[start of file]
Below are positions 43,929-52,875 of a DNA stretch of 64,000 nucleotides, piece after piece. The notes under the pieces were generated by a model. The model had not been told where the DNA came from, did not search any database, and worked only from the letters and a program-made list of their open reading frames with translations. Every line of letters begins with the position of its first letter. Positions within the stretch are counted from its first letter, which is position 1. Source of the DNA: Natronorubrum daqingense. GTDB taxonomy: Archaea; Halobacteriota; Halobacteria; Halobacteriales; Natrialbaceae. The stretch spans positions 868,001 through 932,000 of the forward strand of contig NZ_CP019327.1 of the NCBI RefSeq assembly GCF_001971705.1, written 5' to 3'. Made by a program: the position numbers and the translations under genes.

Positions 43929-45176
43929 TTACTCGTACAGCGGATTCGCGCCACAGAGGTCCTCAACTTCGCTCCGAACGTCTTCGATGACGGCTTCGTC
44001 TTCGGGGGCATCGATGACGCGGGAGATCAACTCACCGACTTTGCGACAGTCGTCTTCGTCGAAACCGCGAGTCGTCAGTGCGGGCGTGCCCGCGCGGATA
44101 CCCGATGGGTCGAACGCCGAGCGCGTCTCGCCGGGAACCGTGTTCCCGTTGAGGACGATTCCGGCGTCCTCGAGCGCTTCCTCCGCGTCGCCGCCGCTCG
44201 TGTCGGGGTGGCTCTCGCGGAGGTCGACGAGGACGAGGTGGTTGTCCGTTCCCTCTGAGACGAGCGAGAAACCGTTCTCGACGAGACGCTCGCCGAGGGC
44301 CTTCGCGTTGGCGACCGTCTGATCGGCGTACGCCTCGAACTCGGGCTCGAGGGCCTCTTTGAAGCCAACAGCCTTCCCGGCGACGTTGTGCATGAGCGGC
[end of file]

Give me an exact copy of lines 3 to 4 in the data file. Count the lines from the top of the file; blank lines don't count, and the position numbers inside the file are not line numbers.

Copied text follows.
43929 TTACTCGTACAGCGGATTCGCGCCACAGAGGTCCTCAACTTCGCTCCGAACGTCTTCGATGACGGCTTCGTC
44001 TTCGGGGGCATCGATGACGCGGGAGATCAACTCACCGACTTTGCGACAGTCGTCTTCGTCGAAACCGCGAGTCGTCAGTGCGGGCGTGCCCGCGCGGATA